In irritable bowel syndrome, changes in the balance of microbiota are associated with symptomatology as well as alterations to both gut and brain serotonin levels. Moreover, the expression of toll-like receptors, which act to alert the body to pathogens, are altered in both plasma and colonic samples from irritable bowel syndrome patients. Recent data also shows that bacterial products such as short chain fatty acids can upregulate serotonin production by the enterochromaffin cells.
10.2. Behaviour and the Gut Microbiome
As discussed, central serotonin plays a major role in mood and cognition. An influence of gut microbiota on behaviour is becoming increasingly evident, via a variety of proposed mechanisms including changes to tryptophan uptake and serotonin synthesis.
Germ-free mice display less anxiety-like behaviours than their traditionally colonised counterparts. Meanwhile, chronic treatment with lactic acid bacteria Lactobacillus rhamnosus to mice induced alterations in GABA receptors in cortical hippocampus, and amygdala in comparison with control-fed mice, while also reducing stress-induced corticosterone levels and anxiety- and depression-related behaviour. Interestingly, these effects were not found in vagotomized mice, identifying the vagus as a major modulatory communication pathway between the gut bacteria and the brain.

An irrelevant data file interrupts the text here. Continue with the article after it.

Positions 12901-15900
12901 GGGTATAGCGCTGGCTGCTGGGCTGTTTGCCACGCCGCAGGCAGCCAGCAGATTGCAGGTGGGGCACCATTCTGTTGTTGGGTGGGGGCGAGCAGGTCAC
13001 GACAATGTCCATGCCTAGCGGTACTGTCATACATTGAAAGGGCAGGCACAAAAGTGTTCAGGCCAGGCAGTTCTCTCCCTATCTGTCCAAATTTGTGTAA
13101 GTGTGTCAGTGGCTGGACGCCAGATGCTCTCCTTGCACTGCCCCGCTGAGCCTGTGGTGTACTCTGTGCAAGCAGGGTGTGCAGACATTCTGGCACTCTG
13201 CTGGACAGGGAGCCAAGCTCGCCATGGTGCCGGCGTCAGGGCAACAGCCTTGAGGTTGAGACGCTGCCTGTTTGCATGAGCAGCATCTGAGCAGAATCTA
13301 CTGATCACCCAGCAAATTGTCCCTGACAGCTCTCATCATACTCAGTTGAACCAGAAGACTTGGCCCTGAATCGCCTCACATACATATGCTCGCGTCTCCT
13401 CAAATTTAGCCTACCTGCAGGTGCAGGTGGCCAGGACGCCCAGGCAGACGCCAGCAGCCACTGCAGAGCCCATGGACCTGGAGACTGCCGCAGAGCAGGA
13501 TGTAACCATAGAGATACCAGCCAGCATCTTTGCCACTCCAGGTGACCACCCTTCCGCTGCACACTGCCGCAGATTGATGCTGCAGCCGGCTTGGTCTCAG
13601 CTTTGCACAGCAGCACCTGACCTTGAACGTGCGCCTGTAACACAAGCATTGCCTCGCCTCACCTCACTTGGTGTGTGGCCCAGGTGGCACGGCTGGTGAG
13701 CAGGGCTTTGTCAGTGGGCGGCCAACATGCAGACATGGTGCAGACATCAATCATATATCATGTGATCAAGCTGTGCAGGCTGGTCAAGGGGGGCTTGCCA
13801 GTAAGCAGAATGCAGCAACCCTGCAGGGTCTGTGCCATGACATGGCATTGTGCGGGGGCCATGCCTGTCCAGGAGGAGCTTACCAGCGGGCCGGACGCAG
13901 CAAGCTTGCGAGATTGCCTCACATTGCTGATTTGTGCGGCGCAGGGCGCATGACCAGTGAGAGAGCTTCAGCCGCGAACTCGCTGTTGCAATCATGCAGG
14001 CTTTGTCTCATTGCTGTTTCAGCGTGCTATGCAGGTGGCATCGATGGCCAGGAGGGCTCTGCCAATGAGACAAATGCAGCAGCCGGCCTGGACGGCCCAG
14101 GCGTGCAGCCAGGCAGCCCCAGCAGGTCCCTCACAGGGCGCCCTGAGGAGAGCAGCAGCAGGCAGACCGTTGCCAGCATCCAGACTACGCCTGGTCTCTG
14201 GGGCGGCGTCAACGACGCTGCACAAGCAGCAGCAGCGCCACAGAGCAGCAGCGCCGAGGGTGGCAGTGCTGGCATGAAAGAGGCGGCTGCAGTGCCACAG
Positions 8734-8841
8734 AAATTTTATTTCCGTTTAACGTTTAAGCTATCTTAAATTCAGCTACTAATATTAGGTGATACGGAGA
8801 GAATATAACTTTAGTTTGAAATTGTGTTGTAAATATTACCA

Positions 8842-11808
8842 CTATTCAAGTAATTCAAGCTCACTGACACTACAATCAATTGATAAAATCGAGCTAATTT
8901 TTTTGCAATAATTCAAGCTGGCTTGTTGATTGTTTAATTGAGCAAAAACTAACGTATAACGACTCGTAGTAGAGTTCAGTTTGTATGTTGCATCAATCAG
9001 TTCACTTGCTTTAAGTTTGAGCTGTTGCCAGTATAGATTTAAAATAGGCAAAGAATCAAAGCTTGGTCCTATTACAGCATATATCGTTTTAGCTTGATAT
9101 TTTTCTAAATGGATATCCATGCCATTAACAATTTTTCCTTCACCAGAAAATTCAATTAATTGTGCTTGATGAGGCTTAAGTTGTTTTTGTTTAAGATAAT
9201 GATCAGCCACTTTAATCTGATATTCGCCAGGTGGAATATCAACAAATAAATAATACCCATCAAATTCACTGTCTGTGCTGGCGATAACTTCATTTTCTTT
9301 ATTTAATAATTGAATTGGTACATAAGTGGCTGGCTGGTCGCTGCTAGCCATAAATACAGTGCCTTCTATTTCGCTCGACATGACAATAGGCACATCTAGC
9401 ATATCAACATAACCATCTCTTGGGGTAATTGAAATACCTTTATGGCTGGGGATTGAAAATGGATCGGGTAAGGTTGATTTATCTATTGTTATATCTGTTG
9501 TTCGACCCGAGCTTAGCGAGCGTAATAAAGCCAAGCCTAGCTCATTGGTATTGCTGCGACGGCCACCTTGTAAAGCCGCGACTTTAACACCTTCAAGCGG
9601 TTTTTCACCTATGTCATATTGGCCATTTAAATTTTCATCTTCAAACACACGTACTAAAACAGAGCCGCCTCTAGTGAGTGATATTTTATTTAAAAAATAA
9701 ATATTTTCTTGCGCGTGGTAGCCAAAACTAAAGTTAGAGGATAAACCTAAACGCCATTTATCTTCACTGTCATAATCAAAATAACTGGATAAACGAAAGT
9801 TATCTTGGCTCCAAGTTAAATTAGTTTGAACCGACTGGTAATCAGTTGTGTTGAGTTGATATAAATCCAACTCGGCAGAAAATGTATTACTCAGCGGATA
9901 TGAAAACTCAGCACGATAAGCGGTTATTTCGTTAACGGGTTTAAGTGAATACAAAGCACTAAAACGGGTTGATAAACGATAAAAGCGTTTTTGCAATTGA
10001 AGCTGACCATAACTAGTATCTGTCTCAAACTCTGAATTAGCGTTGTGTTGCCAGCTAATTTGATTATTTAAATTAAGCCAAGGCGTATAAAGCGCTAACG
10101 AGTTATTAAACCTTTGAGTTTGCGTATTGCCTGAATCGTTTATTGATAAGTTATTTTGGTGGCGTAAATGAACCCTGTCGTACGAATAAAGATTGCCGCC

In animal models of depression, both environmental and surgical, animals display depressive-like behaviour and an altered intestinal microbial profile. These findings have now been replicated within a clinical population. In a recent study in major depression patients, several predominant genera were found in significantly different levels between the depressive and control groups showing either a predominance of some potentially harmful bacterial groups or a reduction in beneficial bacterial genera.